The IFC and a consortium of nine international banks will finance thirteen out of a total of nineteen solar plants. The nine banks are Africa Development Bank, Asian Infrastructure Investment Bank, Arab Bank of Bahrain, CDC of the United Kingdom, Europe Arab Bank, Finance in Motion, FinnFund, ICBC and OeEB of Austria, according to Forbes Middle East.
Morocco, home to the largest existing solar energy plant in the world.
Morocco already has a giant $9 billion solar facility, “Noor.” It is owned by the state of Morocco and was built by a Spanish company SENER. The project is based in Ouarzazate, a tiny tourist town at the edge of the desert. Morocco lacks petrol and gas. To be independent it needs to create energy, and they have chosen to use clean energy, because of the climate change challenge.
Morocco has sunlight, about 3,000 hours of sun every year. And harnessing that light is an evolutionary leap for the country.
Noor uses CSP, or concentrated solar power. Concave mirrors direct the sun to a middle tube to heat an oil solution. The mirrors rotate as the sun moves, like sunflowers. The heated fluid, which reaches 750 degrees Fahrenheit, produces steam to power a turbine.
The king of Morocco is making a huge bet on clean energy. The goal is for renewables to power half of this country by 2040. Noor is the flagship project.
The North African nation says it wants to be the Saudi Arabia of solar energy, tapping its vast solar reserve. Morocco’s king inaugurated Noor, and flipped the plant’s on switch in February of 2016.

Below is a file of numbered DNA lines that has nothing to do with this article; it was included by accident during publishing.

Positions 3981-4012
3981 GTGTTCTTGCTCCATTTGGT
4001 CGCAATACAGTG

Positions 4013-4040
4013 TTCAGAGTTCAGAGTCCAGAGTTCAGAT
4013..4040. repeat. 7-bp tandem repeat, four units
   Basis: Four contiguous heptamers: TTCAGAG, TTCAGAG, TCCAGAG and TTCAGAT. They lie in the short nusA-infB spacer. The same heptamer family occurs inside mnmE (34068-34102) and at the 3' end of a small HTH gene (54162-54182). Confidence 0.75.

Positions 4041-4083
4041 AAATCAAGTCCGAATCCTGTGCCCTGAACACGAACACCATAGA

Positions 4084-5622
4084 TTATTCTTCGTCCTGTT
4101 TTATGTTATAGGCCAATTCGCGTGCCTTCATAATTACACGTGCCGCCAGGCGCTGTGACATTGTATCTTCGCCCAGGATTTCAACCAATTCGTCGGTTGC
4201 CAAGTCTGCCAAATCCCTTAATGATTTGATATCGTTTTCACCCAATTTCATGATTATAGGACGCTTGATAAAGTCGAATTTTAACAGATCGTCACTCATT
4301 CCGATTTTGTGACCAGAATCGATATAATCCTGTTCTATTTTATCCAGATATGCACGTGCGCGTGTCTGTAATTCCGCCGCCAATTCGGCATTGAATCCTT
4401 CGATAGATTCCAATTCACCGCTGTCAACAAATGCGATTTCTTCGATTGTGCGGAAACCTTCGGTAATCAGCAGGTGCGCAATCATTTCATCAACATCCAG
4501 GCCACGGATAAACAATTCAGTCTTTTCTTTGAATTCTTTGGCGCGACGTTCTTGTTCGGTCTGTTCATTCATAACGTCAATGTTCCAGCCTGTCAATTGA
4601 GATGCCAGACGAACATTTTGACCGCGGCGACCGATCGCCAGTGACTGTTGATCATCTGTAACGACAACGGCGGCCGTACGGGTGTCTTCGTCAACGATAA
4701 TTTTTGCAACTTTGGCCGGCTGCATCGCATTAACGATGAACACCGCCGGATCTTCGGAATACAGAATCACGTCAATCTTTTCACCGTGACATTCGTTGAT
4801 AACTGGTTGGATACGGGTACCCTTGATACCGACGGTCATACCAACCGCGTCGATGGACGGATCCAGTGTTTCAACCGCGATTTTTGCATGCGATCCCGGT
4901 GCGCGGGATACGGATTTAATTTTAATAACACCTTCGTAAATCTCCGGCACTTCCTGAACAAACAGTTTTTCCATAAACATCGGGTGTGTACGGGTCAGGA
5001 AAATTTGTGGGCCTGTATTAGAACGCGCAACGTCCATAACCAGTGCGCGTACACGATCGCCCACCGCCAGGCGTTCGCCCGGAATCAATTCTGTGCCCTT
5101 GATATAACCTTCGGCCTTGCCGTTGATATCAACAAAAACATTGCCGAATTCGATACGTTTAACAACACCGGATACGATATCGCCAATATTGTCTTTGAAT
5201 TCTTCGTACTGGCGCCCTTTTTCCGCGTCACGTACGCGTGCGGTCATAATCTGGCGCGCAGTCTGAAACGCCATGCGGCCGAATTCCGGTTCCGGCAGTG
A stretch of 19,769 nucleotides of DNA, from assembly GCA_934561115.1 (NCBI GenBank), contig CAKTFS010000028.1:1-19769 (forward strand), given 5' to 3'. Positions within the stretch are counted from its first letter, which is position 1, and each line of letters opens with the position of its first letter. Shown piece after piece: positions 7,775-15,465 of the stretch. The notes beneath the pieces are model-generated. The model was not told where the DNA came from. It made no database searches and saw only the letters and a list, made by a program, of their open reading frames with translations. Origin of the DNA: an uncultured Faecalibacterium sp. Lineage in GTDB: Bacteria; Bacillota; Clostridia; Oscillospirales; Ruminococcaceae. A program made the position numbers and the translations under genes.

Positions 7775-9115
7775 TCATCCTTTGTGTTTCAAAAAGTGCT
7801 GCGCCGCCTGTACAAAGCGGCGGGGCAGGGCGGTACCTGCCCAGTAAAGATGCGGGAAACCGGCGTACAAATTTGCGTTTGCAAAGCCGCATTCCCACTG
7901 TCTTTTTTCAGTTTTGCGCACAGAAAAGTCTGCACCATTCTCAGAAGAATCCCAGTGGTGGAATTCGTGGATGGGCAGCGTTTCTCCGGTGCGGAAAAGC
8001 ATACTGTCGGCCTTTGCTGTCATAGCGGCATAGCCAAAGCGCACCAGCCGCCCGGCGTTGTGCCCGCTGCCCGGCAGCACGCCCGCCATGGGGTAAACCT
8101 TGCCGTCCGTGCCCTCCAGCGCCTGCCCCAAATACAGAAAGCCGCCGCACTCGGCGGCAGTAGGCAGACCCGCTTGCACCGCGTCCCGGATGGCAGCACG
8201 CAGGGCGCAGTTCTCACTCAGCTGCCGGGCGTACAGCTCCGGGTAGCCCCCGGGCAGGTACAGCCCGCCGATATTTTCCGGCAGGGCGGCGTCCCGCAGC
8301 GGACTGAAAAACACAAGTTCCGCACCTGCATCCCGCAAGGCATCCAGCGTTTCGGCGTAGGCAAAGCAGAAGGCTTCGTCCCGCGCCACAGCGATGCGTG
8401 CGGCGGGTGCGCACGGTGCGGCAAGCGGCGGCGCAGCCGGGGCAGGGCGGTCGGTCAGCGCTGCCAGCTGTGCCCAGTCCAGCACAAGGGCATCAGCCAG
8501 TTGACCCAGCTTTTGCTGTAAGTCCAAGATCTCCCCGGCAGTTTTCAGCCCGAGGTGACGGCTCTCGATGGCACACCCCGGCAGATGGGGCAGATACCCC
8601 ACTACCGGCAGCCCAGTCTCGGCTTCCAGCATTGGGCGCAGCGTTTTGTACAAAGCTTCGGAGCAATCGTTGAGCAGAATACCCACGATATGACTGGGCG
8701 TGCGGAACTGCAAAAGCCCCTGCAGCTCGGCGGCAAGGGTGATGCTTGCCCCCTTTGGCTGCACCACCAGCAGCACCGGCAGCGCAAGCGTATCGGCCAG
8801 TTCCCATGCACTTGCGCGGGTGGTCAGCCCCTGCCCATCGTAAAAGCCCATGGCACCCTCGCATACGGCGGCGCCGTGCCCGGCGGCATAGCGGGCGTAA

Back in 2003, the think tank Club of Rome came up with an ambitious project called Desertec. The idea was to harness solar energy across the Sahara to power all of Europe. Now other organizations are implementing the Desertec concept.
The plan originally had ambitions to open solar energy farms across the Sahara, but the Arab Spring uprisings of 2011 and terrorist attacks on gas facilities in Algeria forced them to scale back. Geopolitical instability has always been the main obstacle for the implementation of these kind of projects.
CSP’s critics say it isn’t cost-effective. Noor’s price tag was $9 billion. Long-term, it could recover the investment if the technology doesn’t become outdated too quickly. But, it requires vast amounts of water. To supply the water engineers created a manmade lake. The solar complex uses about six million cubic feet of water each year, and that is about 1% of the storage capacity of the lake.
When Noor is finished later this year, it should provide electricity to over two million people. It has generated high expectations for Morocco and the future of solar power.